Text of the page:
Below is the output from the example program given the above input data. The TPQ value is the ticks-per-quarter-note value from the MIDI header. In this example, each quarter note has a duration of 120 MIDI file ticks. The above MIDI file contains three tracks, with the first track (the expression track, having no content other than the end-of-track meta message, "ff 2f 0" in hex bytes. The second track starts with a MIDI note-on message "90 48 40" (in hex) which will start playing MIDI note 72 (C pitch one octave above middle C) with a medium loudness (40 hex = 64 in decimal notation).

TPQ: 120
TRACKS: 3

Track 0
0	ff 2f 0 

Track 1
0	90 48 40 
120	80 48 40 
120	90 48 40 
240	80 48 40 
240	90 4f 40 
360	80 4f 40 
360	90 4f 40 
480	80 4f 40 
480	90 51 40 
600	80 51 40 
600	90 51 40 
720	80 51 40 
720	90 4f 40 
960	80 4f 40 
960	90 4d 40 
1080	80 4d 40 
1080	90 4d 40 
1200	80 4d 40 
1200	90 4c 40 
1320	80 4c 40 
1320	90 4c 40 
1440	80 4c 40 
1440	90 4a 40 
1560	80 4a 40 
1560	90 4a 40 
1680	80 4a 40 
1680	90 48 40 
1920	80 48 40 
1920	ff 2f 0 

Track 2
0	90 30 40 
120	80 30 40 
120	90 3c 40 
240	80 3c 40 
240	90 40 40 
360	80 40 40 
360	90 3c 40 
480	80 3c 40 
480	90 41 40 
600	80 41 40 
600	90 3c 40 
720	80 3c 40 
720	90 40 40 
840	80 40 40 
840	90 3c 40 
960	80 3c 40 
960	90 3e 40 
1080	80 3e 40 
1080	90 3b 40 
1200	80 3b 40 
1200	90 3c 40 
1320	80 3c 40 
1320	90 39 40 
1440	80 39 40 
1440	90 35 40 
1560	80 35 40 
1560	90 37 40 
1680	80 37 40 
1680	90 30 40 
1920	80 30 40 
1920	ff 2f 0 

The default behavior of the MidiFile class is to store the absolute tick times of MIDI events. Within Standard MIDI files, the tick values are in delta format, where the tick value indicates the duration to wait since the last message. To access the delta tick values, you can either (1) subtrack the current tick time from the previous tick time in the list, or call MidiFile::deltaTime() to convert the absolute tick values into delta tick values.

The MidiFile::joinTracks() function can be used to convert multi-track data into a single time sequence. The joinTrack() operation can be reversed with the MidiFile::splitTracks() function. Here is a sample of output data for the same example if joinTracks() is called before printing the MIDI events:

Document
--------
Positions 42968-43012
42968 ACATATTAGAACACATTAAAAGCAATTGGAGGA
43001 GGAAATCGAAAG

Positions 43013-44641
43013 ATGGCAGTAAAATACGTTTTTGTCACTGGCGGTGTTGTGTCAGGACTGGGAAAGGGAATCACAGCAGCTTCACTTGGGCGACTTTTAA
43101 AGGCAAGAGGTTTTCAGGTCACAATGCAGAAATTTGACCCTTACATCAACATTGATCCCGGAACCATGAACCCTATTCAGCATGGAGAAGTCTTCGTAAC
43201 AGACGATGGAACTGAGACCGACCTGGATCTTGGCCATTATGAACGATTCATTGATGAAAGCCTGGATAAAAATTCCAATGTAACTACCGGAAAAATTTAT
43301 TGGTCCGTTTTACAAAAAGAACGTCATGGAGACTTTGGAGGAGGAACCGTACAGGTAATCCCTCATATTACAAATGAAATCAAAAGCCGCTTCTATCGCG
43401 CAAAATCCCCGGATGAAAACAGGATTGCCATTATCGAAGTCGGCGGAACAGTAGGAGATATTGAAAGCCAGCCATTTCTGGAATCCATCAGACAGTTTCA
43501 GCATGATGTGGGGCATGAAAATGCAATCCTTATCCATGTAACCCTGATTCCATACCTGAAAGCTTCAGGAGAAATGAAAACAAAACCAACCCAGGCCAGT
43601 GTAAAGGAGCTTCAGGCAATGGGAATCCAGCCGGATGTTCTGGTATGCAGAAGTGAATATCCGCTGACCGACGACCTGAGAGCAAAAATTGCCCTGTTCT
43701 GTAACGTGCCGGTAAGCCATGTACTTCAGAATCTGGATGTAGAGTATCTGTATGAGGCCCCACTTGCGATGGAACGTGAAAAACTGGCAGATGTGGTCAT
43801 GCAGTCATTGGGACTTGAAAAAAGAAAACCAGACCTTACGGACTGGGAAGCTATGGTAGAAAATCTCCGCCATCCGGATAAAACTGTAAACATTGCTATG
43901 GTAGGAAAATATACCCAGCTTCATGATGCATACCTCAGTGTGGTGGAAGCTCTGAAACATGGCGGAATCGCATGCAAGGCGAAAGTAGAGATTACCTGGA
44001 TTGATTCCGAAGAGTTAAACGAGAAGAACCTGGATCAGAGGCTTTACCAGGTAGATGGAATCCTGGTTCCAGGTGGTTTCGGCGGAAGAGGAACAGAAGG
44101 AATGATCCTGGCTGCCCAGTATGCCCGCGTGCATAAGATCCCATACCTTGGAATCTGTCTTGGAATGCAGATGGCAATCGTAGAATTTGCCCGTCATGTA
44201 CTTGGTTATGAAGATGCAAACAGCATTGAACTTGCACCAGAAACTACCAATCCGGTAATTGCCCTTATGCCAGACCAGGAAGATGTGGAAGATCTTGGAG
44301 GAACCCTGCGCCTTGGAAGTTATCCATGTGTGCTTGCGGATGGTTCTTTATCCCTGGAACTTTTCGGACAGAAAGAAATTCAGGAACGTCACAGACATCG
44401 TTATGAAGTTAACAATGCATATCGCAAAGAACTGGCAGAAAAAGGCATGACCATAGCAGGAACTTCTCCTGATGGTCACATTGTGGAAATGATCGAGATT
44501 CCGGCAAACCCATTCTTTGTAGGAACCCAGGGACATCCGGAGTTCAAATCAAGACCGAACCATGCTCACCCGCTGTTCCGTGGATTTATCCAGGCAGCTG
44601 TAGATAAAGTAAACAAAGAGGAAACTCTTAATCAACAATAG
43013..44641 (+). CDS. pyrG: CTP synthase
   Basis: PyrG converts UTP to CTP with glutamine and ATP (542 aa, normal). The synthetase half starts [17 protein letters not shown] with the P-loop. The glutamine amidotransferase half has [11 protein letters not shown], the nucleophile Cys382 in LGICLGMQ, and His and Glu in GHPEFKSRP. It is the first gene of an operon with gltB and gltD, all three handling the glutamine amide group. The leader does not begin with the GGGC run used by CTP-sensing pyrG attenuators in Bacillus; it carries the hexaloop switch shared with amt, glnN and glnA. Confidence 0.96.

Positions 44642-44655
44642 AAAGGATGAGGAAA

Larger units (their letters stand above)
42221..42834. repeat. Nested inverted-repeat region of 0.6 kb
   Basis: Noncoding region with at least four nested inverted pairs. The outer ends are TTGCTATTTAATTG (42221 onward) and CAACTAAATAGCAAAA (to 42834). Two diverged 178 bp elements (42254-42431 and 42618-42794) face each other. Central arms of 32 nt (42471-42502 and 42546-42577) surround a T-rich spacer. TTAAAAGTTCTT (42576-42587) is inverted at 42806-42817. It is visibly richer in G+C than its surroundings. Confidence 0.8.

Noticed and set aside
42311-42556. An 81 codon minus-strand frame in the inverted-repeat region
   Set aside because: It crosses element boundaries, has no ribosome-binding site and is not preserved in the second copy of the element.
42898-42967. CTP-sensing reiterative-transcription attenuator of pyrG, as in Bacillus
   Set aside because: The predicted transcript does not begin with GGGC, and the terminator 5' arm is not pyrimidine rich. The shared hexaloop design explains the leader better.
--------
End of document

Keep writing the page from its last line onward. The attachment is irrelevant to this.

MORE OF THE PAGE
#include "MidiFile.h"
#include "Options.h"
#include <iostream>
#include <iomanip>

using namespace std;

int main(int argc, char** argv) {
   Options options;
   options.process(argc, argv);
   MidiFile midifile;
   if (options.getArgCount() > 0) {
      midifile.read(options.getArg(1));
   } else {
      midifile.read(cin);
   }

   cout << "TPQ: " << midifile.getTicksPerQuarterNote() << endl;
   cout << "TRACKS: " << midifile.getTrackCount() << endl;

   midifile.joinTracks();
   // midifile.getTrackCount() will now return "1", but original
   // track assignments can be seen in .track field of MidiEvent.

   cout << "TICK    DELTA   TRACK   MIDI MESSAGE\n";
   cout << "____________________________________\n";

   MidiEvent* mev;
   int deltatick;
   for (int event=0; event < midifile[0].size(); event++) {
      mev = &midifile[0][event];
      if (event == 0) {
         deltatick = mev->tick;
      } else {
         deltatick = mev->tick - midifile[0][event-1].tick;
      }
      cout << dec << mev->tick;
      cout << '\t' << deltatick;
      cout << '\t' << mev->track;
      cout << '\t' << hex;
      for (int i=0; i < mev->size(); i++) {
         cout << (int)(*mev)[i] << ' ';
      }
      cout << endl;
   }

   return 0;
}

Below is the new single-track output. The first column is the absolute tick timestamp of the message; the second column is the delta tick value; the third column is the original track value; and the last column contains the MIDI message (in hex bytes).

TPQ: 120
TRACKS: 3
TICK    DELTA   TRACK   MIDI MESSAGE
____________________________________
0	0	1	90 48 40 
0	0	2	90 30 40 
0	0	0	ff 2f 0 
120	120	1	80 48 40 
120	0	2	80 30 40 
120	0	2	90 3c 40 
120	0	1	90 48 40 
240	120	2	80 3c 40 
240	0	1	80 48 40 
240	0	2	90 40 40 
240	0	1	90 4f 40 
360	120	2	80 40 40 
360	0	1	80 4f 40 
360	0	1	90 4f 40 
360	0	2	90 3c 40 
480	120	2	80 3c 40 
480	0	1	80 4f 40 
480	0	2	90 41 40 
480	0	1	90 51 40 
600	120	2	80 41 40 
600	0	1	80 51 40 
600	0	1	90 51 40 
600	0	2	90 3c 40 
720	120	1	80 51 40 
720	0	2	80 3c 40 
720	0	2	90 40 40 
720	0	1	90 4f 40 
840	120	2	80 40 40 
840	0	2	90 3c 40 
960	120	2	80 3c 40 
960	0	1	80 4f 40 
960	0	2	90 3e 40 
960	0	1	90 4d 40 
1080	120	1	80 4d 40 
1080	0	2	80 3e 40 
1080	0	2	90 3b 40 
1080	0	1	90 4d 40 
1200	120	1	80 4d 40 
1200	0	2	80 3b 40 
1200	0	2	90 3c 40 
1200	0	1	90 4c 40 
1320	120	1	80 4c 40 
1320	0	2	80 3c 40 
1320	0	1	90 4c 40 
1320	0	2	90 39 40 
1440	120	1	80 4c 40 
1440	0	2	80 39 40 
1440	0	1	90 4a 40 
1440	0	2	90 35 40 
1560	120	1	80 4a 40 
1560	0	2	80 35 40 
1560	0	2	90 37 40 
1560	0	1	90 4a 40 
1680	120	1	80 4a 40 
1680	0	2	80 37 40 
1680	0	2	90 30 40 
1680	0	1	90 48 40 
1920	240	1	80 48 40 
1920	0	2	80 30 40 
1920	0	1	ff 2f 0 
1920	0	2	ff 2f 0 

MIDI file writing examples

Here are some examples of MIDI file writing. MidiFiles can be created in either delta or absolute tick timestamp modes. For now, see the createmidifile example program source code, or a higher-level example using convenience functions for creating MIDI events: createmidifile2.